Monday 17 May 2010

Rob's Top 5 Wrestling Games Of All Time

If you're like me, then two things were a big part of your childhood. As many of our loyal readers will know, not only am I quite the video game fan, with a hefty collection of games on many different systems over the course of my life, I've also had an on-again off-again relationship with wrestling. My experience of wrestling goes from 1993-1996, 1998-2001, and then 2003-2007, with the legendary days of going round to my friend Manny's for a chill-out in the evening followed by an overnight Pay-Per-View viewing. As a result, in my life I've played a fair few wrestling video games. This week, E14 sees the list of the Top 5 wrestling games I ever played.

WWF Smackdown

Released in 2000 for the original Sony Playstation, WWF Smackdown changed the format from the previous Acclaim series of games. Previously, games had been all about pressing button combinations together in the vein of games like Mortal Kombat, with finishers usually being a combination of at least three directional pad presses followed by a mashing together of two or more buttons. The focus on Smackdown was a more arcade-style gameplay, with no moves being as difficult to perform as some of the finishers in previous games.

The game also boasted a create-a-wrestler mode (although its features weren't as detailed as some of the games that followed, understandably), and a Season Mode which allowed you to compete in matches on WWE programming such as Smackdown and the Pay-Per-Views. Incidentally, one thing this game has that the subsequent games lack? A multiplayer mode in Season Mode. That's right, you could actually go through the Season with four players.

In addition, the game added backstage areas in order to take the Hardcore matches further than merely the ring area, as previous games only allowed you access to the immediate area surrounding the ring. It wasn't the first to add a backstage area, granted, as WCW Mayhem was the first game to set up and allow for backstage brawls. The reason this game is on the list and Mayhem isn't is very simply that this game is good. Having said that, my only experience with WCW Mayhem was against a friend who challenged me knowing that I'd never played it, and I kicked his arse. Sort of like that time Brad challenged me to a game of NHL on the Playstation 2, and I made him cry. Alright, I didn't make him cry, per se, but I won.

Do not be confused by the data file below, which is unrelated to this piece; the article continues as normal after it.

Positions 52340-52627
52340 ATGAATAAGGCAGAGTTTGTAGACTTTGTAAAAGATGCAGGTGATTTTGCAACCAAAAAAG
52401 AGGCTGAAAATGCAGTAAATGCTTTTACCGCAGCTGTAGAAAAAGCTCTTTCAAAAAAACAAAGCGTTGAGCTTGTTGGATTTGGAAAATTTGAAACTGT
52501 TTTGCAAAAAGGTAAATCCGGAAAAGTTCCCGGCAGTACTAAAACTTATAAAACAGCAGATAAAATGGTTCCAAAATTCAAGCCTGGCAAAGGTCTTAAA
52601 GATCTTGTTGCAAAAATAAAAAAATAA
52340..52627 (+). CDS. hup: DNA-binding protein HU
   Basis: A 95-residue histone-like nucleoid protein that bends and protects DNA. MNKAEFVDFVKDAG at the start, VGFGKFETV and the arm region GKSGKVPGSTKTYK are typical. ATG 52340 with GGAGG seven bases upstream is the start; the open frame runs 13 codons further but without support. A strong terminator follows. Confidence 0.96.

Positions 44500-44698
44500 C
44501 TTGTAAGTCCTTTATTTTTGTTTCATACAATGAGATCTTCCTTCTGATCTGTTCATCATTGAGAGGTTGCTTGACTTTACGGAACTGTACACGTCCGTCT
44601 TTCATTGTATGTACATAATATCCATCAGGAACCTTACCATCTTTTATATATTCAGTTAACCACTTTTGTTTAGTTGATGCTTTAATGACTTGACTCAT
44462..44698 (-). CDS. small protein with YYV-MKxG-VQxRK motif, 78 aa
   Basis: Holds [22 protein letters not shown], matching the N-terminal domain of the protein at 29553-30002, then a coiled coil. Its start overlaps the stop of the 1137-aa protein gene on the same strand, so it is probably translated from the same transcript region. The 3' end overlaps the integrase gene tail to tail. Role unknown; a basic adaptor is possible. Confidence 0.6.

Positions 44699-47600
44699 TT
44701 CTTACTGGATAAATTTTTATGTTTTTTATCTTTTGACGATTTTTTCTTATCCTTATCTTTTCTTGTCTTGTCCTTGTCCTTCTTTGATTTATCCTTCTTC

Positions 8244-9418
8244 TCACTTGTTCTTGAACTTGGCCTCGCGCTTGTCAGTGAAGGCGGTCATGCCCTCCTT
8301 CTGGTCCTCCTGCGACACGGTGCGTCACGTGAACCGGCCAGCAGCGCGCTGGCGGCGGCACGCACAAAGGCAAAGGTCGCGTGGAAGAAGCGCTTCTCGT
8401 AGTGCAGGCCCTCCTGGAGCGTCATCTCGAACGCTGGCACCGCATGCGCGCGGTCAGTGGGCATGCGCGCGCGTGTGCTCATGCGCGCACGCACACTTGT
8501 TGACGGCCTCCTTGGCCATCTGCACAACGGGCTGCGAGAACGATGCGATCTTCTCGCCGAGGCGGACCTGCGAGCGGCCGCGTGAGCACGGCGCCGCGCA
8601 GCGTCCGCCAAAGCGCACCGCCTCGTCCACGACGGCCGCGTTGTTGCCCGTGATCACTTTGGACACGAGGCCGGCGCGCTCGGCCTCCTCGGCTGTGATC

A Super Nintendo game that came out towards the end of the console's life cycle, WWF Raw was the sequel to WWF Royal Rumble released in 1993. The game boasted up to 13 characters, and half a dozen primary match types, with more detailed rules available for each match type. Some of the main changes from the previous edition (apart from some of the match types) were a wider array of available weapons with which to twat your opponent in the head, as well as some new "mega-moves" included in some of the characters' movesets.

Some of the reasons for including this one as opposed to its predeccesor are simple, despite the fact that I played a ton more of the previous game. In this particular game, the number of matches available felt like an absolute ton, even if releases since then have made this list look particularly sparse. The characters in this game were a bit more varied than the previous game's as well, with differing statistics in speed and strength. Nowadays that may seem a little obvious, but back in those days it wasn't necessarily something that you had in those games as a matter of course.

The Squared Circle

Released in 2008, and authored by super-nice guy Eric Moreau, The Squared Circle is a role-playing game set in the Wrestleverse, where a new company named New Era Wrestling is the big thing in town, and players compete to make their way up the ladder to superstardom. You can even make your own federation, and make it as big as possible or compete against your friends.

Now, pen and paper wrestling games may not sound like too much fun, and may be sneered upon by the more hardcore D&D/Call of Cthulhu players who are used to a bit more of an action-based scenario at times, followed by a lot of walkin' like the Tolkien, but I can assure you that The Squared Circle is totally fun to play, and the experience is something that has to be fully experienced in order to appreciate the fun involved.